Summer cooking on the grill
He was 8, his head round, his eyebrows thick and dark, his mobile face capable of joy, sorrow, dismay and . . . resignation.
''It starts on the Fourth of July,'' he told the other children as he stood at the foot of our back steps, one sneaker on the second step and his elbow leaning on his knee.
''We have hamburgers cooked outside on the grill. Then every day the sun shines, we have hamburgers again. And when we go to the seashore for two weeks, we have nothing but hamburger. By September I look like a hamburger.''
That year they had come over to celebrate the Fourth in our backyard, and guess what? Yes, hamburgers were on the menu and hot dogs, too. Together on the grill they were the synthesis of picnic grandeur for our children.
Then everybody grew up . . . or at least their palates did. Building the fire and getting coals right was a chore, so whatever was cooked should be exciting and worth the effort. At the very least, a thick steak was grilled to ruddy redness at the center, sliced slightly on the diagonal, and the slices trapped between toasted pieces of French bread. Nothing else. A little salt and pepper.
Other possibilities were put to work, and finally we had enough to get us through those summer weekends with only an occasional hamburger.
Nothing says these must be done one at a time. New picnic grandeur could be a grill with a fire large enough to produce two or three of these hot, luscious sandwiches, and everybody can have a selection. Charcoal-broiled Chicken Heroes 3 large chicken breasts, about 1 pound each, boned 1/4 cup olive oil 1 large clove garlic, minced and mashed to a paste 1/2 teaspoon salt 1/4 teaspoon freshly ground pepper 6 individual Italian heroes 6 leaves Romaine lettuce 1 small onion, thinly sliced 6 pepperoncini or other mildly hot peppers, minced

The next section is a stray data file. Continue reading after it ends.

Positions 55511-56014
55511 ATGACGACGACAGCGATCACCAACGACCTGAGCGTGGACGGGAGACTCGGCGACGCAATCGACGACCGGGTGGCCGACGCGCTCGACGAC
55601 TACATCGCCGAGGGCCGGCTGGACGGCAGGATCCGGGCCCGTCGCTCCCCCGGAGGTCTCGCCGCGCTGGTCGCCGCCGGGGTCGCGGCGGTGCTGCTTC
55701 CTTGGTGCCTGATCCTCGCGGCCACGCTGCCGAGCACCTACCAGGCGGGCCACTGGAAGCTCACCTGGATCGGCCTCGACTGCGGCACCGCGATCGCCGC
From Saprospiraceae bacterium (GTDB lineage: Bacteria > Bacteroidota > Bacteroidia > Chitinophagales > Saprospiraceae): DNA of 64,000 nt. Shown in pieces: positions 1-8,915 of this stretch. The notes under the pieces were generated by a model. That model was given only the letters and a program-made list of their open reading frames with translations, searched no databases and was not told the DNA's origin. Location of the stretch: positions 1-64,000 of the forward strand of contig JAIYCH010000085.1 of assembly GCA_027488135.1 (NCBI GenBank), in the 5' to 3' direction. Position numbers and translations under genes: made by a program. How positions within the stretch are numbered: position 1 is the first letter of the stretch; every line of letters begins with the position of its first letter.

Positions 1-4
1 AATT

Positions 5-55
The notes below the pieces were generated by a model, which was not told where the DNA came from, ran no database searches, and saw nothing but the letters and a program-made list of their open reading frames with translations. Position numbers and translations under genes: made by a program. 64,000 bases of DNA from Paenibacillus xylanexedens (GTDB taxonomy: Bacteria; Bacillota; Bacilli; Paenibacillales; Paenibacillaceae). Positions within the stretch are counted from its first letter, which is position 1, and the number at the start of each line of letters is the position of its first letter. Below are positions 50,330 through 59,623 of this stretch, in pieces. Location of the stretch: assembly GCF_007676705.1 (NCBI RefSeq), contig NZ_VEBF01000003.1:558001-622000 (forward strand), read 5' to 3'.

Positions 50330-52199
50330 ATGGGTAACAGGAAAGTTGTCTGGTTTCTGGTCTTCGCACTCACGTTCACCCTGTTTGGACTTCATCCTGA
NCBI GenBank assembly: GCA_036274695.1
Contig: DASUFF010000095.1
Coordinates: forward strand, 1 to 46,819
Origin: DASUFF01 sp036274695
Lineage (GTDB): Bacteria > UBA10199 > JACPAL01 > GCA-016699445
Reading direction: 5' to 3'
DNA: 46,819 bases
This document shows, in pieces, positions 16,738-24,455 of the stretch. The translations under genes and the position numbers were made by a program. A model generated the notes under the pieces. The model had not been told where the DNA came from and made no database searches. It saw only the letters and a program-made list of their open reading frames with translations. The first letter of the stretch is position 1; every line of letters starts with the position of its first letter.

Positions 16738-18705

Place each chicken breast half, with skin, between sheets of wax paper and pound to flatten to an even thickness. Combine olive oil, mashed garlic, and salt and pepper in a large platter and turn the chicken breasts in the mixture.
Cover with plastic wrap and marinate in the refrigerator for 6 hours or overnight, turning again once or twice.
Build a charcoal fire and when it has burned down to medium hot, broil chicken breasts until firm and lightly browned. In the meantime, halve heroes, pluck out some of the soft crumbs, and warm in a 300-degree F. oven for 10 minutes.
To make each sandwich, cover the bottom half of each hero with a leaf of Romaine. Add chicken, then onion, and sprinkle on a scant teaspoon of peppers. Close loaves, press together firmly, and serve to 6. Kofta in Pita Bread 2 pounds ground lamb or beef 2 onions grated 1 small egg, or 1 large egg yolk 1/2 teaspoon ground cumin 11/2 teaspoons salt 1/4 teaspoon freshly ground pepper 1 large Spanish onion or other mild onion 1/2 cup minced mint and parsley combined 4 large loaves pita bread Place ground meat in a bowl and grate onion over meat with a hand grater. Add egg, cumin, and salt and pepper and mix together thoroughly.
Shape into eight oval patties and set on wax paper on a platter. The mixture will be softer than regular hamburger.
Slice Spanish onion in half lengthwise and slice thinly in lengthwise strips. Strew onion shreds on a platter and sprinkle with mint and parsley. Cut each pita loaf in half.
Build a hot charcoal fire. Charcoal-broil kofta patties until medium done, only slightly pink in the center, turning carefully only once.
When done, arrange over the bed of onions.
At the picnic table, place 1 kofta in a piece of pita bread and add as much onion on top as possible. Steak Sandwiches Mexican Style Salsa Fria: 4 medium ripe tomatoes 1 onion, minced 1 31/2-ounce can green chilies, minced 1 canned or pickled jalapeno pepper, seeded and minced 1 1/2 teaspoons oregano, crumbled 1 tablespoon minced fresh coriander, if available 2 tablespoons lime juice 1 tablespoon vegetable oil Salt and pepper to taste 2 pounds lean, boneless steak; flank, skirt, sirloin tips 1 lime Salt and pepper 12 corn tortillas, homemade or commercial The tortillas will be eaten as though they were a slice of bread and not crisped as they are for tacos.
Prepare sauce. Core tomatoes and chop as finely as possible. Combine in a bowl with onion, chilies, pepper, oregano, coriander, lime juice, oil, and salt and pepper to taste.
Set aside for at least 10 minutes. Do not make this sauce too far ahead or it will lose its charm.
Prepare a hot charcoal fire. Squeeze lime juice over each side of steak and sprinkle salt and pepper generously. Charcoal broil until medium rare.
Remove from fire to a cutting board. While steak is being carved, heat each tortilla over the charcoal fire for a few seconds each and wrap in a napkin and place in a basket.
At the picnic table, place a slice or two of steak off center on a tortilla, cover generously with salsa fria, and roll up. As you bite into one end, tuck the other end under to save the juices. Serves 4.